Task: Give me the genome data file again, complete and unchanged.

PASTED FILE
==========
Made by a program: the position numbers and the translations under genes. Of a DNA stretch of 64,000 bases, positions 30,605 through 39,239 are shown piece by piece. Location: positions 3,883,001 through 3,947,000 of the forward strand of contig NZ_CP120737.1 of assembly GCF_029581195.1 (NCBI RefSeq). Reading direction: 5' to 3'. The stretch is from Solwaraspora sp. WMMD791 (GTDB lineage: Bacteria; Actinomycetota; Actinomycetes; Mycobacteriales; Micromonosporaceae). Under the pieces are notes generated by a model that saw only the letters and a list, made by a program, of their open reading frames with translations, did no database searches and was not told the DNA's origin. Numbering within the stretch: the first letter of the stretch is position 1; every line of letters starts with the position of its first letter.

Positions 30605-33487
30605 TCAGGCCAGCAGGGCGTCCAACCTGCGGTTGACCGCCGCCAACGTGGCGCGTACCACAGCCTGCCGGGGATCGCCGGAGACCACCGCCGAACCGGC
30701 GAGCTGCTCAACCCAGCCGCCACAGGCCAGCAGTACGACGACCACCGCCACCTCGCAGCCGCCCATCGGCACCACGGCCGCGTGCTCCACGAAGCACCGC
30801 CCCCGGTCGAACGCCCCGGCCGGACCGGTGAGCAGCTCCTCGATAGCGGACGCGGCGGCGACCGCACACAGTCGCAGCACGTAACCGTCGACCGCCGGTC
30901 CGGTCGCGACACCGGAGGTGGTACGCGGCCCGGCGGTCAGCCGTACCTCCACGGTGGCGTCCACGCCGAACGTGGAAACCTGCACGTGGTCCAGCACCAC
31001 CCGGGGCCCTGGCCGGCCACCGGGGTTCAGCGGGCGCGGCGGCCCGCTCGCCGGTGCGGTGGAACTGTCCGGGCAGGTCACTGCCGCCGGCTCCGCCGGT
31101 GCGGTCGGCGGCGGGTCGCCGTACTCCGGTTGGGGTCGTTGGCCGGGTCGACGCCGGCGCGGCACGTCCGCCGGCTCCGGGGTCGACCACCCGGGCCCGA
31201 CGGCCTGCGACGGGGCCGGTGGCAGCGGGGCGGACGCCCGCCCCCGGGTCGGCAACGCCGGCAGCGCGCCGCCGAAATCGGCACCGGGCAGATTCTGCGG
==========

Made by a program: the position numbers and the translations under genes. Of a DNA stretch of 64,000 bases, positions 30,605 through 39,239 are shown piece by piece. Location: positions 3,883,001 through 3,947,000 of the forward strand of contig NZ_CP120737.1 of assembly GCF_029581195.1 (NCBI RefSeq). Reading direction: 5' to 3'. The stretch is from Solwaraspora sp. WMMD791 (GTDB lineage: Bacteria; Actinomycetota; Actinomycetes; Mycobacteriales; Micromonosporaceae). Under the pieces are notes generated by a model that saw only the letters and a list, made by a program, of their open reading frames with translations, did no database searches and was not told the DNA's origin. Numbering within the stretch: the first letter of the stretch is position 1; every line of letters starts with the position of its first letter.

Positions 30605-33487
30605 TCAGGCCAGCAGGGCGTCCAACCTGCGGTTGACCGCCGCCAACGTGGCGCGTACCACAGCCTGCCGGGGATCGCCGGAGACCACCGCCGAACCGGC
30701 GAGCTGCTCAACCCAGCCGCCACAGGCCAGCAGTACGACGACCACCGCCACCTCGCAGCCGCCCATCGGCACCACGGCCGCGTGCTCCACGAAGCACCGC
30801 CCCCGGTCGAACGCCCCGGCCGGACCGGTGAGCAGCTCCTCGATAGCGGACGCGGCGGCGACCGCACACAGTCGCAGCACGTAACCGTCGACCGCCGGTC
30901 CGGTCGCGACACCGGAGGTGGTACGCGGCCCGGCGGTCAGCCGTACCTCCACGGTGGCGTCCACGCCGAACGTGGAAACCTGCACGTGGTCCAGCACCAC
31001 CCGGGGCCCTGGCCGGCCACCGGGGTTCAGCGGGCGCGGCGGCCCGCTCGCCGGTGCGGTGGAACTGTCCGGGCAGGTCACTGCCGCCGGCTCCGCCGGT
31101 GCGGTCGGCGGCGGGTCGCCGTACTCCGGTTGGGGTCGTTGGCCGGGTCGACGCCGGCGCGGCACGTCCGCCGGCTCCGGGGTCGACCACCCGGGCCCGA
31201 CGGCCTGCGACGGGGCCGGTGGCAGCGGGGCGGACGCCCGCCCCCGGGTCGGCAACGCCGGCAGCGCGCCGCCGAAATCGGCACCGGGCAGATTCTGCGG